Town Hall,123 West 43rd St. (btw Avenue of the Americas and Seventh Avenue)
at 8 p.m./ $32.50 to $42.50
800-982-2787 / the-townhall-nyc.org
The Italian Americans: A History
This gorgeous companion book to the PBS series illuminates an important, overlooked part of American history.In this richly researched, beautifully designed and illustrated volume, Maria Laurino strips away stereotypes and nostalgia to tell the complicated, centuries-long story of the true Italian-American experience.Looking beyond the familiar Little Italys and stereotypes fostered by The Godfather and The Sopranos, Laurino reveals surprising, fascinating lives Italian-Americans working on sugar-cane plantations in Louisiana to those who were lynched in New Orleans; the banker who helped rebuild San Francisco after the great earthquake; families interned as enemy aliens in World War II.
From anarchist radicals to Rosie the Riveter to Nancy Pelosi, Andrew Cuomo, and Bill de Blasio; from traditional artisans to rebel songsters like Frank Sinatra, Dion, Madonna, and Lady Gaga, this book is both exploration and celebration of the rich legacy of Italian-American life.Readers can discover the history chronologically, chapter by chapter, or serendipitously by exploring the trove of supplemental materials. These include interviews, newspaper clippings, period documents, and photographs that bring the history to life.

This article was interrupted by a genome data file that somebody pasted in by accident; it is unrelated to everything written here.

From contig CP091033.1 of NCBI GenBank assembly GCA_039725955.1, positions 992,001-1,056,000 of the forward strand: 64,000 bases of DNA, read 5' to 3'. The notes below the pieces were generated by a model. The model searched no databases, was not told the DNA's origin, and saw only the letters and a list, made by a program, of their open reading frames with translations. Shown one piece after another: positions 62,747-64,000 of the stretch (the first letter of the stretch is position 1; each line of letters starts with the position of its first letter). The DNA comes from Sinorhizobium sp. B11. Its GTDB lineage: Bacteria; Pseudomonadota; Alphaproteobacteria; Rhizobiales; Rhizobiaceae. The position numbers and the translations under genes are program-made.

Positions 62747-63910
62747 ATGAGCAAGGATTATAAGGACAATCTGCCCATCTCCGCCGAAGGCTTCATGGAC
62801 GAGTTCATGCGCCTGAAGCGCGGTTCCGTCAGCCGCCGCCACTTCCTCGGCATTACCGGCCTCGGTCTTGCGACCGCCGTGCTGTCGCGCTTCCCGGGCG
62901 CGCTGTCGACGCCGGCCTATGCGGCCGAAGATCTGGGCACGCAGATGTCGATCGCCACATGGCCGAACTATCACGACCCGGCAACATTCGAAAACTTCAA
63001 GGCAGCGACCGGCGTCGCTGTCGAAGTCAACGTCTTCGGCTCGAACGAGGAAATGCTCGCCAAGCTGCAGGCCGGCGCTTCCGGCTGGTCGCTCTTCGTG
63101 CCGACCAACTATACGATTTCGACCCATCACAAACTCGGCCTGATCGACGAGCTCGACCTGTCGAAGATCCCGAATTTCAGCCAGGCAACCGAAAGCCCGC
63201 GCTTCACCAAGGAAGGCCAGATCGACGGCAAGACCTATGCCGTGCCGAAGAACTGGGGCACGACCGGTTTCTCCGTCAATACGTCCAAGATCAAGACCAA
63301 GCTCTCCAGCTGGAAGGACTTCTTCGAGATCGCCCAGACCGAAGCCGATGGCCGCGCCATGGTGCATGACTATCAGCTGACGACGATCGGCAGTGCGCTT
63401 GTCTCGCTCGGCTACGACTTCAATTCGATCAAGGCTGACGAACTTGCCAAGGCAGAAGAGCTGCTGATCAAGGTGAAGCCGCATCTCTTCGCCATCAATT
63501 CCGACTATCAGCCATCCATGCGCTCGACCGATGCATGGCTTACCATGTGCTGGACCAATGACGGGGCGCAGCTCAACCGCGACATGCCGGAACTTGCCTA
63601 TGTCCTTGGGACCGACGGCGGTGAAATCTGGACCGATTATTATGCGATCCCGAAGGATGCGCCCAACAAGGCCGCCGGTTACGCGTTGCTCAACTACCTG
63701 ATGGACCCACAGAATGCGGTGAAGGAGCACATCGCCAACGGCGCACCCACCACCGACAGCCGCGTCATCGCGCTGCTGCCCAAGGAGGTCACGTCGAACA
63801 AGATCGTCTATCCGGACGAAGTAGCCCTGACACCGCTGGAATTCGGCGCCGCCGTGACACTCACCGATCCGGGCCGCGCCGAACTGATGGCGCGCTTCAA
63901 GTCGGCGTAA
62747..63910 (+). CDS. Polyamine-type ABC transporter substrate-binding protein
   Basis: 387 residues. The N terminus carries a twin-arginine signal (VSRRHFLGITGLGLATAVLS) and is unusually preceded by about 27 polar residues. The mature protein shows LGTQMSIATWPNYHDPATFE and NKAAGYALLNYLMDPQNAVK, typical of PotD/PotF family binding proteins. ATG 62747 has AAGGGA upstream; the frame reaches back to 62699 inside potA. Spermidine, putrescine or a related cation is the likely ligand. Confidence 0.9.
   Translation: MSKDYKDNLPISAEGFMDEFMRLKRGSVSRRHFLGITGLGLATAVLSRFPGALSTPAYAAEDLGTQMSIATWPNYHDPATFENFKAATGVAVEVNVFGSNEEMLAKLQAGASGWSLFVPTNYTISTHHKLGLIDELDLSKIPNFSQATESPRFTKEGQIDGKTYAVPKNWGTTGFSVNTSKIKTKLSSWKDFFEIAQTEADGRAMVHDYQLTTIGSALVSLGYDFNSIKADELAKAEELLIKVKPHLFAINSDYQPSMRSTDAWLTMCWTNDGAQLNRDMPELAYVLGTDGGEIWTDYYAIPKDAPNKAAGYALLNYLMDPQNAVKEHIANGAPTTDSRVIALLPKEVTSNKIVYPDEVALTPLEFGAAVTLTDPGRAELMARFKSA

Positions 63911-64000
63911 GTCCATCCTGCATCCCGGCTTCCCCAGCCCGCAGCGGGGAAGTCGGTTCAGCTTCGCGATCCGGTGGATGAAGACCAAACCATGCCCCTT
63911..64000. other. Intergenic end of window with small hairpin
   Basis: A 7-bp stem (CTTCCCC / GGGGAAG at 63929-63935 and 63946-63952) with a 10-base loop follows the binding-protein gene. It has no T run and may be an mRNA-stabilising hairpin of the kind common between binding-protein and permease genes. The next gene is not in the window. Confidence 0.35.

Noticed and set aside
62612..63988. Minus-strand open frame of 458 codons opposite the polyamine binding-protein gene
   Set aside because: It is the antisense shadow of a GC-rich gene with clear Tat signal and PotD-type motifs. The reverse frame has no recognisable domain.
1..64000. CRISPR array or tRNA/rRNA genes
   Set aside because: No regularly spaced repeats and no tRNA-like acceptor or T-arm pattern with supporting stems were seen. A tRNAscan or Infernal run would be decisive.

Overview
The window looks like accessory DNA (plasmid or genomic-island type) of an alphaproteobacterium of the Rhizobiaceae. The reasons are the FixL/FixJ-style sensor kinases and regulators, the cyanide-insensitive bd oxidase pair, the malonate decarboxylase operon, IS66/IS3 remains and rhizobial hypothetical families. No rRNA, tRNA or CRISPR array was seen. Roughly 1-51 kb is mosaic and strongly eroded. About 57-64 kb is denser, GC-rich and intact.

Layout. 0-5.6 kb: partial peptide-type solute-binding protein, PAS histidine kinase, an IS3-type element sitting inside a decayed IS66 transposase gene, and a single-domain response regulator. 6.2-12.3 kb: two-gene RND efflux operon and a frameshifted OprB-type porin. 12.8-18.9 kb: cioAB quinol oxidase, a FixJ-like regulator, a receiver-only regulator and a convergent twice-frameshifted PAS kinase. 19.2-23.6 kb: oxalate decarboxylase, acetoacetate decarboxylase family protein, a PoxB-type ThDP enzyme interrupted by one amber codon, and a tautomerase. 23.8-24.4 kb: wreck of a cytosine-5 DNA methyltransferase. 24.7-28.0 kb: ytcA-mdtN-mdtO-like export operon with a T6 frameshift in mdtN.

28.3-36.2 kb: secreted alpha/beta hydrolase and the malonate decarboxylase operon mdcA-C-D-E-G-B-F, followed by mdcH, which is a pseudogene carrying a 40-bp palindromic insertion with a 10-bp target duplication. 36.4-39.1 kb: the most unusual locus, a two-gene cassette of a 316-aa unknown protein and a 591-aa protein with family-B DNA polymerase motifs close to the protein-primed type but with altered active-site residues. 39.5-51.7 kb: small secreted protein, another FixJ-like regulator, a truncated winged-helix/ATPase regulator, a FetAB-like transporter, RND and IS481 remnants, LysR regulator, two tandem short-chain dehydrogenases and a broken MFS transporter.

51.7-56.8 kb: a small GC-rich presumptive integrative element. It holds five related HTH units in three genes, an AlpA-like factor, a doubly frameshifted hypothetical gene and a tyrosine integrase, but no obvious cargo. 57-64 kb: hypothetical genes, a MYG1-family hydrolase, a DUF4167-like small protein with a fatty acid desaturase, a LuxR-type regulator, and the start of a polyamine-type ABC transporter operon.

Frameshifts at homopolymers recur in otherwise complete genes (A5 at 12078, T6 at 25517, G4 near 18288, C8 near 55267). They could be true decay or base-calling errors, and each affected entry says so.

Barnes & Noble, 2289 Broadway @ 82nd St.
7PM / FREE
212-595-6859 / barnesandnoble.com
♦ Before making final plans, we suggest you call the venue to confirm ticket availability, dates and times, as schedules are subject to change.
♦ NYCity (pop. 8.4 million) had 54 million visitors last year and quality shows draw crowds. Try to reserve seats in advance, even if just on day of performance.
editor’s note: a 2nd hard drive failure in 7 months (what’s going on here Apple!) requires a reduction in daily event info on this site until the hardware issues have been resolved. while we use borrowed equipment and until further notice, the daily “Fab 5” is now the “Top 3”. we look forward to restoring full service tomorrow – YAY!